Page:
A Cookie Dough Shop Has Resurfaced The Food Appropriation Conversation

Life Writer
09.20.17 19 Comments

Instagram/DoughP

Over the last week, a controversy has been brewing in San Francisco over cookie dough. We know, “How could someone screw up something as lovable as cookie dough?” Well, it seems someone found a way, and San Francisco Chronicle’s Justin Phillips called out the peddlers of the sweet treat “DoughP.”

Yes, it’s pronounced ‘dope.’ Yes, that’s dumb.

Kelsey Witherow sat down with Phillips to talk about the grand opening of DoughP. The short article touched on some of the names of the flavors like ‘This S’More is Hella Lit,’ ‘Cold Brew is Bae,’ and ‘The OG.’ Witherow continued to explain that she “was the white girl at my high school who was going through the Hyphy movement. I was obsessed with Mac Dre.”

Phillips response was a single word response: “Hm.”

It’s clear the Phillips was put off by Witherow — a very white, female, upper-class small business owner — using hip hop culture in her business’ branding. “As an African American, journalist, hip hop junkie and connoisseur of sweets, I’m torn,” Phillips laments. “Witherow seems charming and well intentioned. And I loved Mac Dre, too. But I can’t help but tilt my head at this.”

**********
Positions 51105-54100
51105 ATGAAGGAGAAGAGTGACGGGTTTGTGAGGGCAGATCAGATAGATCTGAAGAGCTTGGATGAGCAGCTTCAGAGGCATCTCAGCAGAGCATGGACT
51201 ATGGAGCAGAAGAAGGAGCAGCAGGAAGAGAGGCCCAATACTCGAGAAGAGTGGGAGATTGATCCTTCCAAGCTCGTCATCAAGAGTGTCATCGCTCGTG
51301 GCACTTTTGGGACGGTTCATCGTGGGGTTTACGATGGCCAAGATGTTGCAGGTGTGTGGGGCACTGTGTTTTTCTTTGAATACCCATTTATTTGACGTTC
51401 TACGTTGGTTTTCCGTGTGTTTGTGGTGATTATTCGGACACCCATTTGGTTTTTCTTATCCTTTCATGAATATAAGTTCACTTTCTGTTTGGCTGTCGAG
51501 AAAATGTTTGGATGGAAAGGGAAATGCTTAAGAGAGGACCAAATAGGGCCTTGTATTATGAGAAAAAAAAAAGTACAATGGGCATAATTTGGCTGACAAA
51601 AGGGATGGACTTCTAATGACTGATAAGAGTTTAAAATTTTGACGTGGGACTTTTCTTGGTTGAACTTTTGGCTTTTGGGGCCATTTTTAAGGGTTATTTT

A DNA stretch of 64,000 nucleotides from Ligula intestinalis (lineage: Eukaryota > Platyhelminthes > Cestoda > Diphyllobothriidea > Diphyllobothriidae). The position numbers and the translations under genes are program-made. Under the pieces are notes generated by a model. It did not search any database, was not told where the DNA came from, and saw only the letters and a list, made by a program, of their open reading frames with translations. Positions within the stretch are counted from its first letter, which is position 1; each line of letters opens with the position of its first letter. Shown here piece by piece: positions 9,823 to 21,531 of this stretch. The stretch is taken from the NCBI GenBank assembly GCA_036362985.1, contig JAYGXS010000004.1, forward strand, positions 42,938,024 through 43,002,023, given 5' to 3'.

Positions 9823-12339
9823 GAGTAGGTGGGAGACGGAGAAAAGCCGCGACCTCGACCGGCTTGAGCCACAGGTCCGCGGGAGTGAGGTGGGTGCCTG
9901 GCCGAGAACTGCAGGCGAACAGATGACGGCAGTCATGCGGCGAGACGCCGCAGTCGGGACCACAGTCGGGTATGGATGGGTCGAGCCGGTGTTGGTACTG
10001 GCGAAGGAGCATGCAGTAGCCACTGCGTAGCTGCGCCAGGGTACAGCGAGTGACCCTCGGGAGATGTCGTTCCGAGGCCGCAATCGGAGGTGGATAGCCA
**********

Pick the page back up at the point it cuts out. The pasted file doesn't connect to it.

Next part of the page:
A few questions: Are we headed to a point where people feel disallowed to like/ reference things because of race? That seems … crazy. Also, is this an example of a deeper problem or simply a person thinking about #branding in an obnoxious way?

There’s actually a serious question that needs to be answered here: The line of what constitutes ‘cultural appropriation’ seems to be in flux constantly. There’s also a distinct difference between cultural appreciation, cultural appropriation, and cultural misappropriation. The latter being conflated with the other two far too often. There’s a sizable gulf between appreciating and celebrating something you’re a fan of in a way that’s respectful as opposed to using grotesque stereotypes to misrepresent another culture for your own monetary gain.

Witherow has already responded with a blog post on her cookie dough blog. She defended her branding with a long statement, “I wanted to make a brand that was relatable to my generation. The ‘millennials’ as we’re called seem to have our own sort of language so I wanted to build off of that.” Witherow continues, “I recognize how serious cultural appropriation is and, after some exploration, can understand how my incorporation of hip hop influences into the DOUGHP brand can be viewed as such.”

Witherow decided to scale back the direct references to hip hop culture in her recipes. ‘The OG’ is now ‘The Original’ and ‘This S’more Is Hella Lit’ is now ‘This S’more is Hella Awesome.’ Witherow also seems to have dropped her new lemon and cayenne cookie dough flavor’s Beyonce inspired name for the much tamer ‘Lemon and Chili.

The M&Ms inspired flavor ‘Eminem’ is still on the menu.

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